The September Auction and a Sneak Preview of Some October Items

An account of james and Sons’ September auction, with a spotlight on the October auction.


James and Sons’ September auction took place this Wednesday at Fakenham Racecourse, while apart from on that day my recent work has mainly been focussed on the October auction (Wednesday 26th, Maids Head Hotel, Norwich.


I was not involved with setting this auction up on the Tuesday due to having other work to do back at base, but I did make a flying visit to the racecourse that day to resolve some queries that people had raised at the last minute about auction items (one potential customer wanted an image that had been missed and another wanted a detailed condition report on pair of vintage spectacles – the fact that both items sold to the customers who had made the inquiries was final proof that their queries had been resolved). That just left…


My work day did not get off to the best of starts, because I fell victim to a recent timetable change and arrived at the racecourse a little later than I would have liked (I now have a copy of the timetable that will come into force from this Sunday). Fortunately there were no serious issues with the IT, and the auction started on time.


With the auctioneer needing regular breaks from the rostrum, and the only person capable of substituting for him being also the only person who could substitute for my role on the rostrum I was at my post while the first 650 lots went under the hammer, finally getting to consume my sandwiches at 2:20PM, before resuming my post for the last 50 or so lots (the auction ended at lot 781). This, combined with the heavy lifting work at the end, made for an exhausting and stressful day.


The auction began with banknotes and coins, which fared pretty well overall. Then there were a large number of stamp lots, which predictably enough did not attract huge attention (www.the-saleroom.com while good for many things are poor on stamps, and there were not many people there in the room). After that there were a variety of different items, some of which sold well. In among the medley of items in this middle and latter part of the auction was lot 461, four decorative plates produced by Coalport, all in their original boxes with paperwork. This might not sound like the kind of lot to catch the photographer’s eye, but the the images below may provide some explanation…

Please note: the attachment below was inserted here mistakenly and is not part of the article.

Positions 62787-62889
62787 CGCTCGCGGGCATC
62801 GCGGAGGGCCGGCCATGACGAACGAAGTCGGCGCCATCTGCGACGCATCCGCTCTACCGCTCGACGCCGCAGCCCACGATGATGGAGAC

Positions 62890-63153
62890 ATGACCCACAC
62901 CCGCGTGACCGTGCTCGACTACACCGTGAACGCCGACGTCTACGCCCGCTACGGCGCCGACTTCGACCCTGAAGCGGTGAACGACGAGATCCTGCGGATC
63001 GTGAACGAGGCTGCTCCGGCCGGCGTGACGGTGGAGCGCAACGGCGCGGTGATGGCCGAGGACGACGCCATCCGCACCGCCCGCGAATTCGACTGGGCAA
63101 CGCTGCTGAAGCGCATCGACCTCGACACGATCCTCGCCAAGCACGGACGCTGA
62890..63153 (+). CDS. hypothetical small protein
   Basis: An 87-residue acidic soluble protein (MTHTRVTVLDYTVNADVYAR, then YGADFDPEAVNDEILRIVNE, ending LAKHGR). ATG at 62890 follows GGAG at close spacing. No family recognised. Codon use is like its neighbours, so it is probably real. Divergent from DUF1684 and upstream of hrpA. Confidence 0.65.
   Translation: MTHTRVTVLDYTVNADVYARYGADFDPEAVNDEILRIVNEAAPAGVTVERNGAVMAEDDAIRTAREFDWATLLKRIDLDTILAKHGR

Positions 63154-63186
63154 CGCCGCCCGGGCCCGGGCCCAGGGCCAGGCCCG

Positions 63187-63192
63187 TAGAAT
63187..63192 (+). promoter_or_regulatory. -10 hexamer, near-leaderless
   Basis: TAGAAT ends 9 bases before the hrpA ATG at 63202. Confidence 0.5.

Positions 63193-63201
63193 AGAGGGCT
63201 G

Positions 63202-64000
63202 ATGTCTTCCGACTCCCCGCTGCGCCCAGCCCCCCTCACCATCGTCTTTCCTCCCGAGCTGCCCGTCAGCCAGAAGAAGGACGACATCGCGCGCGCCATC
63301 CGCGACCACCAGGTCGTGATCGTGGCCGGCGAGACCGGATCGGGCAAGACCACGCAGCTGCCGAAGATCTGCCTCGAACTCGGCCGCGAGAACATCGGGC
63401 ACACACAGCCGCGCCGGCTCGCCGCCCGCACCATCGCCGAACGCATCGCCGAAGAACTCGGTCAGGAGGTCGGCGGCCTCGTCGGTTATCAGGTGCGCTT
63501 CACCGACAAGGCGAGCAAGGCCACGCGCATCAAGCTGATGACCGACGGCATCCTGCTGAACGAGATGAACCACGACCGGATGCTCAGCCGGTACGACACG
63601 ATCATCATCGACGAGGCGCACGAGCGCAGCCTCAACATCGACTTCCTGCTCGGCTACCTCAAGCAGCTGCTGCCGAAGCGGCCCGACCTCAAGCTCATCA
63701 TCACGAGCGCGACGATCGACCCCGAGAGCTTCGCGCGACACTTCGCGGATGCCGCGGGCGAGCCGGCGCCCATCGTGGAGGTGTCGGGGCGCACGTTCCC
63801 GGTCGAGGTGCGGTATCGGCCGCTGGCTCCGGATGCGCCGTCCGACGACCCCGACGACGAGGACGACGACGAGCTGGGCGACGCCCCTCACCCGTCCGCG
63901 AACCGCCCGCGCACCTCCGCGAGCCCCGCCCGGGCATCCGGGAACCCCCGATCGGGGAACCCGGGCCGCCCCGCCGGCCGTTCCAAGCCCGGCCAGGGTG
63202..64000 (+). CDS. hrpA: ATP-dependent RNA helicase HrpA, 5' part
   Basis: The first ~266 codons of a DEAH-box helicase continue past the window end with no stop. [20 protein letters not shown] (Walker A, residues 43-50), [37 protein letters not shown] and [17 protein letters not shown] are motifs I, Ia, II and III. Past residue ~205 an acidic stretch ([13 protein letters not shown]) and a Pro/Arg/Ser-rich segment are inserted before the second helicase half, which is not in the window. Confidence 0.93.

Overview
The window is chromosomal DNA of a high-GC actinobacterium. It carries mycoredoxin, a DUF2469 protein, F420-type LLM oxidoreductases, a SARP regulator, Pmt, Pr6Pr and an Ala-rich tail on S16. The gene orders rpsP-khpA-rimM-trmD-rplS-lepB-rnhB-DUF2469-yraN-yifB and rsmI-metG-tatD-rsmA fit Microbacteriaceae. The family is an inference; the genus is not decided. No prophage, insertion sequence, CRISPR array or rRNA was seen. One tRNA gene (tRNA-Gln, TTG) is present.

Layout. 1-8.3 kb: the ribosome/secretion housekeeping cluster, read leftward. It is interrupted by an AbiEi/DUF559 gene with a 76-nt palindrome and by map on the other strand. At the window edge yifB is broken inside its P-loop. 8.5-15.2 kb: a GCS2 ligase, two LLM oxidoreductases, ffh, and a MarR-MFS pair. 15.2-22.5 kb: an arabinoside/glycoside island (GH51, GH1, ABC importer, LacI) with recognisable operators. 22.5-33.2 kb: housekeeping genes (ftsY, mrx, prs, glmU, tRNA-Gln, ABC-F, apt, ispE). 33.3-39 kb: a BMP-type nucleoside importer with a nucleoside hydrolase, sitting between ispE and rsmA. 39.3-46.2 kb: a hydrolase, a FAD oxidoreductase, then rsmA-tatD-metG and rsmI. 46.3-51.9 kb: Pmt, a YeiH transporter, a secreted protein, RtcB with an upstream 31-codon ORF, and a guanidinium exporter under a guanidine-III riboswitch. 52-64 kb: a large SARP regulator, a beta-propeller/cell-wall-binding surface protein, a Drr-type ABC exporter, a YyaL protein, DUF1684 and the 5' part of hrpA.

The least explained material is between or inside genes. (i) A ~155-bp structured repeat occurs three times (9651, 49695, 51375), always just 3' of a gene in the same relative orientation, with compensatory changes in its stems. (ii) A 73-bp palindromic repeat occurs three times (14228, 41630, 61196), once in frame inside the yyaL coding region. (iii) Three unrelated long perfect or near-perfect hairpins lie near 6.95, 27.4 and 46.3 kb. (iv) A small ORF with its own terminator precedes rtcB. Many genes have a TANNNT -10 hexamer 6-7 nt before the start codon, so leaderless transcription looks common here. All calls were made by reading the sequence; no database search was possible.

My opening bid of £12 proved sufficient to secure the items (I had prepared for the possibility of success by bringing a stout, empty, fabric bag with me to transport them).

The auction ended with some ‘Bradbury’ stamp pages, which may as well not have gone under the hammer at all since by then there was no one left in the room save staff.

Overall it was a successful sale.


While two of my colleagues took a few items to our storage unit near the village of Syderstone (principally the rostrum and the stools that we sit on behind it) I moved as much stuff as I could (almost all of it) over to the door so that it could be loaded straight on to the van once they were back. The van duly loaded it was time to head back into town, and thanks to my colleague dropping me on Oak Street I was just able to catch the 16:38 bus home. The bus to work yesterday morning was 20 minutes late leaving King’s Lynn, so by the time I arrived there were a mere five boxes of stuff left to carry in to the building, a task I accomplished in not much more time than it took the kettle to boil for my coffee.



Wednesday apart, since September 15 I have been engaged on a major project at work – describing and imaging a vast number of posters – a task that is not quite finished, but which is responsible for almost 250 lots so far. The first 230 or so of these lots were film posters, ranging in size from a colossal 40 inches by 30 to 16.5 inches by 16.5. Here are a few examples…


This poster is definitely worth money.


This is an example of a double sided poster – one side facing inside, the other with mirror writing on it designed to show in a passing driver’s mirror.


Yesterday, after a few more film posters I finally got some variety…


I particularly appreciated this poster and the next.